The Courage to Take Today - Co-Founder Jenner


To the Community,

Yo! I’m Jenner, and I also happen to be one of the co-founders of Take Today.

When my best friend Chris and I began this project a short (and at times long) year-and-a-half ago, we spent hours talking about our mission. Coming off an epic 65-day US road trip, we were incredibly inspired by the stories, passions, and outlooks of those we met along the way. It felt only right to create a community with a platform to share these stories and others like them. By building a community of awesome individuals that may not have crossed paths otherwise, Take Today was created to empower people with the same energy we thrived off of during our adventures.

Just like everyone else in the Take Today Community, Chris and I have our own stories. Our focus has always been on others’ journeys, but the time has come to share some of our own. Take Today is launching something incredibly special… but I’m getting ahead of myself. First, I’m here to share my story, and how I choose to Take Today.

Growing up, the only sliver of an idea that I had for my future profession was that I wanted to help people. It may be just about the cheesiest ideal that you could have, but it’s all 12-year-old Jenner could come up with. It all started because of my cousin, Daniel, who was born with cerebral palsy. Being similar in age, we were close growing up and interacting/playing with him was nothing out of the ordinary; I was cool being the one to run into the kitchen to grab snacks for us, folding his walker to fit in the car before going out to eat was just par for the course. We went to concerts together, had bonfires, and stayed up late listening to music and talking about girls. He wasn’t my cousin Daniel with cerebral palsy, he was just my cousin Daniel. As I grew up, I realized that perhaps my time with Daniel involved a mass of interactions that not many kids my age had the opportunity to experience. I noticed that a lot of the other kids saw people with disabilities differently than I did. I found that my inkling to help was actually a passion for working with people with disabilities. I started volunteering as a teaching assistant in a gym class for students with physical and cognitive disabilities, and became involved in Special Olympics as a tri-sport coach. Through the years, my experiences grew and my involvements mounted. I held multiple jobs providing respite care and mentorship to teens with cerebral palsy, and spent many summers and weekends as a counselor at camps for children and adults with varying disabilities. My passion had grown, and my life had changed. No matter what life had thrown at me, I always found comfort and a profound sense of meaning when I was surrounded by this population.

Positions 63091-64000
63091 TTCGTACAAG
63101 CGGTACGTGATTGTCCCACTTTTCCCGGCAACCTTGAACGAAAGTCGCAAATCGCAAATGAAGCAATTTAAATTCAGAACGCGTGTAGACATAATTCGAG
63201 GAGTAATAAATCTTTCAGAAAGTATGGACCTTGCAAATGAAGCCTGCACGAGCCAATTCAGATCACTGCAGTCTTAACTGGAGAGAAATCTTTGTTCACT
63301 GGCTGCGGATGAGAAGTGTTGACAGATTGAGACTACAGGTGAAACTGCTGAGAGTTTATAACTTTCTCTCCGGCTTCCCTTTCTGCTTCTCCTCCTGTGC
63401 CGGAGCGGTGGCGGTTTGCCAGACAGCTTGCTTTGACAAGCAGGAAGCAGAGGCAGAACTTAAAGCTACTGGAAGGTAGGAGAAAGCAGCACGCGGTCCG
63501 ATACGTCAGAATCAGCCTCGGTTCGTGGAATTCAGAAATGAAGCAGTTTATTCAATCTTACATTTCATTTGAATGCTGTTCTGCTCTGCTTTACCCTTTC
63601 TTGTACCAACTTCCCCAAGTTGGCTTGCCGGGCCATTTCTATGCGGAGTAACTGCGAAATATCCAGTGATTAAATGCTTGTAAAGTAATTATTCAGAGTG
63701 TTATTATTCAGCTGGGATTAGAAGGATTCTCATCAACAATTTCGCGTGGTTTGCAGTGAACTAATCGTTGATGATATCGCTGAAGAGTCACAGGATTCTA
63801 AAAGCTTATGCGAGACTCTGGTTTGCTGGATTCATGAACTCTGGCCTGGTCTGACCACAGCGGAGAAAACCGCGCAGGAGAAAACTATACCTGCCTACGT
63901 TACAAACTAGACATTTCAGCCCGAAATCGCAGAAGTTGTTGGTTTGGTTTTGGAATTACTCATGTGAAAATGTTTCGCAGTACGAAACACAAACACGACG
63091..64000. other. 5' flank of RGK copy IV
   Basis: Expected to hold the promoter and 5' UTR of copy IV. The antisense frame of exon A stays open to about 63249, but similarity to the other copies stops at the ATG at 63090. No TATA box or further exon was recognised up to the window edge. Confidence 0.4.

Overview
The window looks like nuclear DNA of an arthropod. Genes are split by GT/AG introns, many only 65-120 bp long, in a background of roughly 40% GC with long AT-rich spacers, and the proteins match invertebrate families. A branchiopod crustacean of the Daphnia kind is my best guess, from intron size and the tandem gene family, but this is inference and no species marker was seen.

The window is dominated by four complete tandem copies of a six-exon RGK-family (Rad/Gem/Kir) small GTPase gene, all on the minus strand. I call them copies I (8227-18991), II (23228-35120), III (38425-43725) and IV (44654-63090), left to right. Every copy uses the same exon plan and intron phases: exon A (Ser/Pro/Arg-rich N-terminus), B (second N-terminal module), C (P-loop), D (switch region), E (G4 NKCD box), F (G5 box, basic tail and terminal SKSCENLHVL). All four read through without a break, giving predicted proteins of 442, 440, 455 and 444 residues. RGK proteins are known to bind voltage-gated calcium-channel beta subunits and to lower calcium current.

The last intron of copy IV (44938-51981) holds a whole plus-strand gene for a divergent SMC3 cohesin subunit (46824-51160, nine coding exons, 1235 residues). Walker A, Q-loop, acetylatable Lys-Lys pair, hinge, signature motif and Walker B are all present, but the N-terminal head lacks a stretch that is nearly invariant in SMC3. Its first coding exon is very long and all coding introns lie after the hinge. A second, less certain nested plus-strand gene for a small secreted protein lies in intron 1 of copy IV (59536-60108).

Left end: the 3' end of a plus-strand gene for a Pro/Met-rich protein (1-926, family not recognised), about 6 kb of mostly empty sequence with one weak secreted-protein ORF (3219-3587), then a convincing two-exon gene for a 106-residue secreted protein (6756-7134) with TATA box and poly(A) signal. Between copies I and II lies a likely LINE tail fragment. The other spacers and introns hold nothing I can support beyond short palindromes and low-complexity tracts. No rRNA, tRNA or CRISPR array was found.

That’s when I found Occupational Therapy (OT). 

“Oh, so that’s physical therapy, right?” Nah, dude.

OT is a career that’s about as broad as it is unknown. Occupational therapists (OTs) work with patients to help them regain their ability to complete the most basic tasks of living. This type of therapy is needed following a stroke, spinal cord injury or other traumatizing events, as well as recovery from general surgery to guide in regaining function. OTs also work with elderly adults to maintain independence throughout the aging process. OTs work with children and adults with disabilities to maximize function and independence in the activities that they find most meaningful. Ultimately, OTs help people do what’s essential for them to live an independent life. It’s similar to physical therapy in a lot of ways, however if PT helps someone walk to the door, OT helps someone open that door.

Last fall, I took the next step and started school for my Master’s Degree in Occupational Therapy. I’ve enjoyed learning more of the technical information that will help me succeed as an OT, but most of my time is spent in the classroom. I’ve really missed working directly with the people that gave me so much. They are the reason I choose to Take Today. They taught me to never take anything for granted - my abilities, friends, and situations. To take risks, stretch out of my comfort zone, and interact with people different than myself. Above all, they taught me to pursue what I love with blind ambition and to never accept “impossible” as reality.  

With that being said, cool things are about to happen at Take Today. Stay tuned to see how we’re going to give back to the people that give me the courage to Take Today.


1 comment


  • Meg

    So incredibly proud of your journey! Keep on doing great things.
    Love you,
    Meg


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